Visible Empire: Botanical Expeditions and Visual Culture in the Hispanic Enlightenment (University of Chicago Press, 2012)

Between 1777 and 1816, botanical expeditions crisscrossed the vast Spanish empire in an ambitious project to survey the flora of much of the Americas, the Caribbean, and the Philippines. While these voyages produced written texts and compiled collections of specimens, they dedicated an overwhelming proportion of their resources and energy to the creation of visual materials. European and American naturalists and artists collaborated to manufacture a staggering total of more than 12,000 botanical illustrations. Yet these images have remained largely overlooked—until now.

Visible Empire gives this archive its due, finding in these botanical images a window into the worlds of Enlightenment science, visual culture, and empire. Through innovative interdisciplinary scholarship that bridges the histories of science, visual culture, and the Hispanic world, Bleichmar uses these images to trace two related histories: the little-known history of scientific expeditions in the Hispanic Enlightenment and the history of visual evidence in both science and administration in the early modern Spanish empire. As Bleichmar shows, in the Spanish empire visual epistemology operated not only in scientific contexts but also as part of an imperial apparatus that had a long-established tradition of deploying visual evidence for administrative purposes.

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Introduction:Natural History and Visual Culture in the Spanish Empire
Chapter One: A Botanical Reconquista
Chapter Two: Natural History and Visual Epistemology
Chapter Three: Painting as Exploration
Chapter Four: Economic Botany and the Limits of the Visual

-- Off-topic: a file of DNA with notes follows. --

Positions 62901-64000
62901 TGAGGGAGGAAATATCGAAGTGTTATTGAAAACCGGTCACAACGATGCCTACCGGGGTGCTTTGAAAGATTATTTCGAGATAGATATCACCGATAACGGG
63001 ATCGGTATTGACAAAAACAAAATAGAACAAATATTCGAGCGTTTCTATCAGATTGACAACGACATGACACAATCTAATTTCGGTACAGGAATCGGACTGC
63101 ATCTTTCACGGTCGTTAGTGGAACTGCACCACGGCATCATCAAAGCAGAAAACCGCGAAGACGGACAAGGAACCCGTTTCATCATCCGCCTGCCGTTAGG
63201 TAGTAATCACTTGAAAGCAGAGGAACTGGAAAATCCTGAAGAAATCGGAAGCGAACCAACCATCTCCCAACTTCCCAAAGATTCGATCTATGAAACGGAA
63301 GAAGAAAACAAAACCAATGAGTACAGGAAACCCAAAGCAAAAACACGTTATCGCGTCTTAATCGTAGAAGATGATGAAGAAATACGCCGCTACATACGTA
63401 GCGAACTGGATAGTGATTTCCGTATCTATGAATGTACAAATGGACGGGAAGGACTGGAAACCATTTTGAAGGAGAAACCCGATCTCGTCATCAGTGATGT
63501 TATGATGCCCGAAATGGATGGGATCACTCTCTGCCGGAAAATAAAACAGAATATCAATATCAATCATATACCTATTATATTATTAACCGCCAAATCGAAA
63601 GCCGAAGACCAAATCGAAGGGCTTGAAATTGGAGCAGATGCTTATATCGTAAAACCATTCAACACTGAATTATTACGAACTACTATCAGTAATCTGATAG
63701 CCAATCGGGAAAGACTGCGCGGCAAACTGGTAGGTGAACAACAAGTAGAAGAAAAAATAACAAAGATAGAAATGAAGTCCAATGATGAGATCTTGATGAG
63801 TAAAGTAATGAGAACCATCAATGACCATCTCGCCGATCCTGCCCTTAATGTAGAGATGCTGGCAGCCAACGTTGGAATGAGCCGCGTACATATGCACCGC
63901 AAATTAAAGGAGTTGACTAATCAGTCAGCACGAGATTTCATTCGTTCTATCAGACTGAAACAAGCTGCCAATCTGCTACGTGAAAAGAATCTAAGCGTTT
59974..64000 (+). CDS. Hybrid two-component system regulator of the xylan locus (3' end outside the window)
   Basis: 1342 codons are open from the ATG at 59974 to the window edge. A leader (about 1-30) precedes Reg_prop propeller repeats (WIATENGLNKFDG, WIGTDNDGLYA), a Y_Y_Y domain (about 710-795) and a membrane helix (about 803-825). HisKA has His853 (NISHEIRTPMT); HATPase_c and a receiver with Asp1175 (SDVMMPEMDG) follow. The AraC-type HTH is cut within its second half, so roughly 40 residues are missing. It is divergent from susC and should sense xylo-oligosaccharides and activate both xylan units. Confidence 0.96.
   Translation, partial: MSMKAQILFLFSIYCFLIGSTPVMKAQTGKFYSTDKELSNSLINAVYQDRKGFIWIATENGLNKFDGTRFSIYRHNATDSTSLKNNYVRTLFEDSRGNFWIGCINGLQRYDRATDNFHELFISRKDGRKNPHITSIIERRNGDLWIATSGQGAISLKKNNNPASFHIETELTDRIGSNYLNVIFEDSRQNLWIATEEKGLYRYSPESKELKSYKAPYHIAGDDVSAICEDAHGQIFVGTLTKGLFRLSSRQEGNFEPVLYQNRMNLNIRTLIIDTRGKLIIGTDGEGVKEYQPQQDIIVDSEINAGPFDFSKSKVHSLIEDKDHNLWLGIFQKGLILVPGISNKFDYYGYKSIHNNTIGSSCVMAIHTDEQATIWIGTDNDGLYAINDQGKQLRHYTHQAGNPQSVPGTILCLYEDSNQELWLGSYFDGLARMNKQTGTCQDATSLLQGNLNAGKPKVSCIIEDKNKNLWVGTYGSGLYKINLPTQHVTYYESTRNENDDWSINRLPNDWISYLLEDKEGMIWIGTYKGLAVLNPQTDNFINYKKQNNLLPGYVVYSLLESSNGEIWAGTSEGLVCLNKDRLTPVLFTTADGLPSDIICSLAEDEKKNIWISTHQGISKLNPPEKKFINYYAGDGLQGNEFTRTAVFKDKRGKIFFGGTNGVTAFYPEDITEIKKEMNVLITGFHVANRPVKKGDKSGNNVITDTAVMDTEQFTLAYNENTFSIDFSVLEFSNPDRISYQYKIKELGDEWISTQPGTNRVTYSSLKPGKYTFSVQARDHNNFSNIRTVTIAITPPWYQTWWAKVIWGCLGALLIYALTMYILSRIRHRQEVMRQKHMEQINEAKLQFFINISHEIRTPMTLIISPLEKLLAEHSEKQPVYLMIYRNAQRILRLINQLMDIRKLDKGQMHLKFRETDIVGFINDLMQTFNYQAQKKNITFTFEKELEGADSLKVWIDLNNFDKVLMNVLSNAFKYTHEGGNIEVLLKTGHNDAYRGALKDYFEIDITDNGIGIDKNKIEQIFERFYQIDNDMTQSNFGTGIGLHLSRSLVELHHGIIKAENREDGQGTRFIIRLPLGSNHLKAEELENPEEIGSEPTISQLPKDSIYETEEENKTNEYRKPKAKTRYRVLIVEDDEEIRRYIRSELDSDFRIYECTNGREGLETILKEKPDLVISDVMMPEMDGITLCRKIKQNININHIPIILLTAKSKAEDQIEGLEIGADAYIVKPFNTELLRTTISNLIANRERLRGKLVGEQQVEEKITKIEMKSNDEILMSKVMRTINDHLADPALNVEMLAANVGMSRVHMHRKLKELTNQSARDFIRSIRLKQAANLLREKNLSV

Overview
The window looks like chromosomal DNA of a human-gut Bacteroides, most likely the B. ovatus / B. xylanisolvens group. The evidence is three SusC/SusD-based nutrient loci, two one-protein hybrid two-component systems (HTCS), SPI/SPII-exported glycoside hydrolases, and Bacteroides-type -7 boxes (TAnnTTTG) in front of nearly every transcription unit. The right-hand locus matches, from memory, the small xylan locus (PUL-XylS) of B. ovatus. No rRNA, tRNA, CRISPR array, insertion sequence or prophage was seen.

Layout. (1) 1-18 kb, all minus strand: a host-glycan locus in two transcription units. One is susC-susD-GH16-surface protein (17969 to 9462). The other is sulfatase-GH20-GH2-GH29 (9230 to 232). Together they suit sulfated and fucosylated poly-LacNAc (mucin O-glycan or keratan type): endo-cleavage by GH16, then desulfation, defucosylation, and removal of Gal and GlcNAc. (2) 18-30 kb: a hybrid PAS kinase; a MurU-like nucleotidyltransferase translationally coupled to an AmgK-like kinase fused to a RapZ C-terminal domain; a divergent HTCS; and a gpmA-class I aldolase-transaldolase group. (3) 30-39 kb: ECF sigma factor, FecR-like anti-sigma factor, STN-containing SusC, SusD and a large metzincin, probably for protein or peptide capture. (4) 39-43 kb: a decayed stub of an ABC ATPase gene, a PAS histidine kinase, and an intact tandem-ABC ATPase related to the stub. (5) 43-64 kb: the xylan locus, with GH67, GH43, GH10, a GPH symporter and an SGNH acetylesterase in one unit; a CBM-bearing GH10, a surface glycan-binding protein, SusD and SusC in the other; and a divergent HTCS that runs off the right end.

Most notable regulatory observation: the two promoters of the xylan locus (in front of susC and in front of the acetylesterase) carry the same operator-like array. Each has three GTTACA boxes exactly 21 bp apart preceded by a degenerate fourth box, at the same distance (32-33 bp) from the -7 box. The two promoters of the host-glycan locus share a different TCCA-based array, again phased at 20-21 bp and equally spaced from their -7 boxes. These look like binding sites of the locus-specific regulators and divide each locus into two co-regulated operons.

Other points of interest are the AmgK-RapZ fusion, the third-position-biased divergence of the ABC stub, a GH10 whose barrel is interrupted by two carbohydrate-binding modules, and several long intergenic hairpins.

Chapter Five: Visions of Imperial Nature: Global White Space, Local Color
Conclusion:  The Empire as an Image Machine


  • 2014 Herbert Baxter Adams Prize for the best book in European history from ancient times to 1815, American Historical Association
  • 2014 Levinson prize for the most outstanding book in the history of the life sciences and natural history, History of Science Society
  • 2013 Leo Gershoy award for the most outstanding book in 17th- and 18th-century European history, American Historical Association
  • 2013 Tufts book award, American Society for Hispanic Art Historical Studies
  • 2013 Phi Kappa Phi award for the best book by a faculty member of the University of Southern California
  • 2013 Arvey book award, Association for Latin American Art, Honorable Mention
  • 2012 PROSE award for the best book in the history of science, medicine, and technology, Association of American Publishers


Pamela H. Smith, Science
“Lavishly illustrated and lucidly written. . . . Bleichmar’s arresting Visible Empire contributes to the ongoing recovery of the formative—but hitherto little-known—role that Spain and its colonies played in this crucial period in the history of science.”

Carla Nappi | New Books in Science, Technology, and Society
“Bleichmar uses this vast (and gorgeous) archive of botanical images assembled by Spanish natural history expeditions to explore the connections between natural history, visual culture, and empire in the eighteenth century Hispanic world. In beautifully argued chapters, Bleichmar explores the ways that eighteenth century natural history expeditions were grounded in a visual epistemology where observation and representation were powerful tools for negotiating both scientific and imperial spheres.”

S. Hammer, Boston University | Choice
“This exciting book studies the visual contexts of empire from a natural history perspective. . . . Visualizing, collecting, classifying, and transporting nature and human culture are all examined here in a historical and philosophical context that sheds new light on science, art, and society. Highly recommended.”

Hugh Cagle, University of Utah | Itinerario
“[B]eautifully illustrated and concisely written. . . . Visible Empire has much to offer.”

María M. Portuondo | Historical Studies in the Natural Sciences